Re “We Shall Not Be Moved” (4/4):
This story mirrors the continuing real-estate problems in the District of Columbia, its real-estate boom, and many of our displaced citizens. In the past five years, there has been an increased need for affordable housing, in the form of an affordable home or a reasonable rental apartment. In our majestic city, new buildings, businesses, and restaurants have sprung up in the heart of downtown at a time when unemployment and underemployment have become synonymous with an ailing economy. What I do not see in this city is all the affordable housing that the D.C. government allegedly wanted to guarantee to everyone. This sounded more like a fashion statement, as opposed to any sign of reality. Sadly, the words spoken during political campaigning have failed to translate into addressing the needs and concerns of the citizens who put government officials in office. And it seems as if businesses and political figures missed the mark about downtown development, to judge from the lack of customers in businesses on the days when the MCI Center is closed.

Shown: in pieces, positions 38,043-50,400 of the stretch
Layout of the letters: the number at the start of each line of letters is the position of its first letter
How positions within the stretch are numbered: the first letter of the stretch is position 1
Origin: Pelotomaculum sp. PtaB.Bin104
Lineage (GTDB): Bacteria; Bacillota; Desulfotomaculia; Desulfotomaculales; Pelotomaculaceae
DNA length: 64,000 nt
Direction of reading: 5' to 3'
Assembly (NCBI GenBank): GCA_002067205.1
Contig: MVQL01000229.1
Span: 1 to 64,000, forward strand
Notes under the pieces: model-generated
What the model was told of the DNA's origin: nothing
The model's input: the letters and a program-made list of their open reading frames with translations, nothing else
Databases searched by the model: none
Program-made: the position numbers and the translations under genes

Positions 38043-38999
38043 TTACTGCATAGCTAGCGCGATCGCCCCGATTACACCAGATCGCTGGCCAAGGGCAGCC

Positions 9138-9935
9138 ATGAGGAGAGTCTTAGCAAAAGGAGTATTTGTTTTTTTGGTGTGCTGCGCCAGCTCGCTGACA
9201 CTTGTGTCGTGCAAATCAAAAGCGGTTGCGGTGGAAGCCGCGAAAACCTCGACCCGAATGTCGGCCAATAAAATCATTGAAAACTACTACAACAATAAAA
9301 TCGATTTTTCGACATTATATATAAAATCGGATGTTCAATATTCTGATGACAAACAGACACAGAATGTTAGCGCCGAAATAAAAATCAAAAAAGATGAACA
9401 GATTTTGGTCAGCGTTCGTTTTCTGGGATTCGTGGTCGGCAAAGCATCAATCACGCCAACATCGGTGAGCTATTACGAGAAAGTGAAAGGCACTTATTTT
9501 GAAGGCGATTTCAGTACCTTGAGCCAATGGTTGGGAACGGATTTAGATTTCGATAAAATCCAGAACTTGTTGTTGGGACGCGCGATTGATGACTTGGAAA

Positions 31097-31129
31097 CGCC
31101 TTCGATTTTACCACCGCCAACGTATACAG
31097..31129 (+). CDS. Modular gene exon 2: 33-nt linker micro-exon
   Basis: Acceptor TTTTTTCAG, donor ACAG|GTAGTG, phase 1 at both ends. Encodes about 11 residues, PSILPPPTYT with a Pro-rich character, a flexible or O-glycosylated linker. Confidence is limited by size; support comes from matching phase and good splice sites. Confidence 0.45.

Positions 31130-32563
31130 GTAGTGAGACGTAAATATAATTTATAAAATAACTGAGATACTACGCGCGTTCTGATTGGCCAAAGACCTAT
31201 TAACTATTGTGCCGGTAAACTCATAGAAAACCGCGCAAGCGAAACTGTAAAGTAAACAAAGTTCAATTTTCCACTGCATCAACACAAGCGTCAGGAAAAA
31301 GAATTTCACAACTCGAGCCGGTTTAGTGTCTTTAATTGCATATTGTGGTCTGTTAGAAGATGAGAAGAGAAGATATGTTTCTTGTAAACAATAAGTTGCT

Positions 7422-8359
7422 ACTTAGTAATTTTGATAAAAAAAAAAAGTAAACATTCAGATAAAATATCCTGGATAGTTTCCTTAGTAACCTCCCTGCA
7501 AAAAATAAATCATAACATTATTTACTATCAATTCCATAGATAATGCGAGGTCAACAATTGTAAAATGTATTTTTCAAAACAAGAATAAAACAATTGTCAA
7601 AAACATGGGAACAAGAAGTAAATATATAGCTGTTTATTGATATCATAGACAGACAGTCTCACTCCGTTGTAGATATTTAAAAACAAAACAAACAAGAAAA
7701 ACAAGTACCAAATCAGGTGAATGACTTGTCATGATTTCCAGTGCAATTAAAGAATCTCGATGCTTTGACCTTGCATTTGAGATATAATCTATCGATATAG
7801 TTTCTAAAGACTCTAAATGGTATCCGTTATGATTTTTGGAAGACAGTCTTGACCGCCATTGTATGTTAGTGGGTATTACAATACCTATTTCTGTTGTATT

There is nothing smart about stockpiling businesses, without getting the input of consumers and the citizens of the District of Columbia. Businesses cannot function without adequate customers. While new businesses seemed to have suffered from the ill effects of Sept. 11, the real question should be “How much is too much real estate?” This is a time to hold on to what you have, because the future is out there and is full of uncertainties in a real-estate market that is neither citizen-friendly nor family-friendly. Just as there is a real-estate boom today, there will be a real-estate backlash in the future, if the citizens continue to be treated as money machines. What is not helpful is Mayor Williams’ recent comment about the city’s deficit and the grave possibility of more increased taxes.
In all earnestness, the citizens of the District of Columbia already pay high taxes. We are being taxed to death, do not benefit from government services, or are being priced out of the real-estate market. If Williams’ comment about carrying a shovel in his truck is open to interpretation, it would be nice if he would carry a couple of blankets in his truck for the homeless. Maybe someone would be able to see that he really cares for the citizens of our town.